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Steve McQueen Exhibition

Steve McQueen Exhibition

Currently on display at the Tate Modern are the works of renowned artist, film director and screenwriter, Steve McQueen. Although London is the artist’s hometown and a city that continues to inspire him, this is his first major exhibition in London in over 20 years. Not since he won the Turner Prize in 1999 have his works been on display. It’s a rare treat for the many who follow and admire his artistry.

Throughout his career, Steve McQueen has pushed the boundaries of filmmaking and created pioneering approaches that inspire and expand the way artists work with the medium. He is known to create poignant, eye-opening and heavy hitting masterpieces that don’t shy away from the painful truths in society. The artist is the only ever person to win both a Turner Prize and an Academy Award. His captivating works include the critically acclaimed 12 Years a Slave (2013), Shame (2011), and Hunger (2008), just to name a few.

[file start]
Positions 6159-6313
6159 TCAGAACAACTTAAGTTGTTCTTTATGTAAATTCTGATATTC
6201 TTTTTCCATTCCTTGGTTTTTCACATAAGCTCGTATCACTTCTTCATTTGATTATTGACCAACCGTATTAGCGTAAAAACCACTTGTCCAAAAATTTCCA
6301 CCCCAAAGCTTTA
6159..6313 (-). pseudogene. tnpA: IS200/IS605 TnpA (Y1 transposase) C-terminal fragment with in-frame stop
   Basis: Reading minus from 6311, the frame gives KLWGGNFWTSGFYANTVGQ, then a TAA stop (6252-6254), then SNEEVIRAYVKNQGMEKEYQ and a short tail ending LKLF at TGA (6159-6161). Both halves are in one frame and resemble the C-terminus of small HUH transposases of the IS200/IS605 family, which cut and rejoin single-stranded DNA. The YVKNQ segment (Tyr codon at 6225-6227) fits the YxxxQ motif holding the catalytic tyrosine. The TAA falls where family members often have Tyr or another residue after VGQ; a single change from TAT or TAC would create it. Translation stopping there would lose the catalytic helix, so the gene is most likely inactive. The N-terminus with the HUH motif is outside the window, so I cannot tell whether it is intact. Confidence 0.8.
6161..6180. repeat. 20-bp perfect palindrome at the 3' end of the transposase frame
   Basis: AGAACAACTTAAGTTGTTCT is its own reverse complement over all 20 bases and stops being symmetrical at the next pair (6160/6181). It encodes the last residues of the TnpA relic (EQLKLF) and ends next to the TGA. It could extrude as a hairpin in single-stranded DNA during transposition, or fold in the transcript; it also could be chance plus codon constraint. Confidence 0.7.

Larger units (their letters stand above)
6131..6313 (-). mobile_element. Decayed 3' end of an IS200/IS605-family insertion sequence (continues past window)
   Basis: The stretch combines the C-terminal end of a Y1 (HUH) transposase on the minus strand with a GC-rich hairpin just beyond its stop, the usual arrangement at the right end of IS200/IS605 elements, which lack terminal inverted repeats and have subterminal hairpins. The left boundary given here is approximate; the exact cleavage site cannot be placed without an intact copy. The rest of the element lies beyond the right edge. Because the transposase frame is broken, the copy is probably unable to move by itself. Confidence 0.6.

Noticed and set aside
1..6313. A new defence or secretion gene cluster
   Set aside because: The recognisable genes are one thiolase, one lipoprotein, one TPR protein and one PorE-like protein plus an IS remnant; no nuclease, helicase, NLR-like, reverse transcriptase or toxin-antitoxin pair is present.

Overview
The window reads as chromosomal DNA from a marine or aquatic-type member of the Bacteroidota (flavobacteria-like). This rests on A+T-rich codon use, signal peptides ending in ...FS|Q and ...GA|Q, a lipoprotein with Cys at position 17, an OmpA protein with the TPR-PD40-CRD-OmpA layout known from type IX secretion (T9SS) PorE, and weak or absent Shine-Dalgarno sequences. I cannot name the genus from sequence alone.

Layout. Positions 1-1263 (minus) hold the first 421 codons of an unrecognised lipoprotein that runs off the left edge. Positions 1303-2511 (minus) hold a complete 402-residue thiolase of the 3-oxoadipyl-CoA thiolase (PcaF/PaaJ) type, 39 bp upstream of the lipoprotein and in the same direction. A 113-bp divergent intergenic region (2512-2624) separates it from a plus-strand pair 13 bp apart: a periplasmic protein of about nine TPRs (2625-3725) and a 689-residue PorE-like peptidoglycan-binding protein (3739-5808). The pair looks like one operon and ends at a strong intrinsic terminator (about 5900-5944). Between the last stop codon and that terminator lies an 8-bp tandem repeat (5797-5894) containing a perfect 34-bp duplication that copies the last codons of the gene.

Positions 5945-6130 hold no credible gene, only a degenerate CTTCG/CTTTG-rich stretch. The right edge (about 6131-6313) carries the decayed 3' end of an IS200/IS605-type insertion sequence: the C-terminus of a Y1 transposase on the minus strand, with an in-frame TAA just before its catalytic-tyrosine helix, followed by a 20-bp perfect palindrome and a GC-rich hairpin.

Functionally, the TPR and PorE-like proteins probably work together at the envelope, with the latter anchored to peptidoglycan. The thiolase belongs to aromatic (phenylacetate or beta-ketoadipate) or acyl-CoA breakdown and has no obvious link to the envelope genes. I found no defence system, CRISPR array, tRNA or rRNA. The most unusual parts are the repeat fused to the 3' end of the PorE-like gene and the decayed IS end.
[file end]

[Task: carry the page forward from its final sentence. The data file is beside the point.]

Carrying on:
The current exhibition showcases fourteen of his major artworks, that span film, photography and sculpture. One of the first pieces on display is a slideshow of images, including sunsets, art and music, that NASA selected to send out into space and represent life on Earth. Serving as an opening remark, the slideshow is in contrast to the rest of the works on display. As visitors delve deeper into the exhibition, the façade is lifted and realities of life are revealed. Another film on display offers a bird’s eye view of the iconic State of Liberty. However, looking closer, the icon of liberty and freedom shows signs of decay and deterioration.

Among the other art works presented is Exodus, the first film that Steve McQueen shot on a super 8 camera, and the current End Credits, which is being shown for the first time in the UK and is the artist’s homage to singer, actor and civil rights activist Paul Robeson.

The exhibition coincides with his other current work on display at the Tate Britain entitled Steve McQueen: Year 3, featuring portraits of year 3 pupils around London. Both works highlight today’s realities and offer a glimpse into what the future may hold.

Steve McQueen’s exhibition at the Tate Modern opened on 13 February and will be running until 11 May 2020.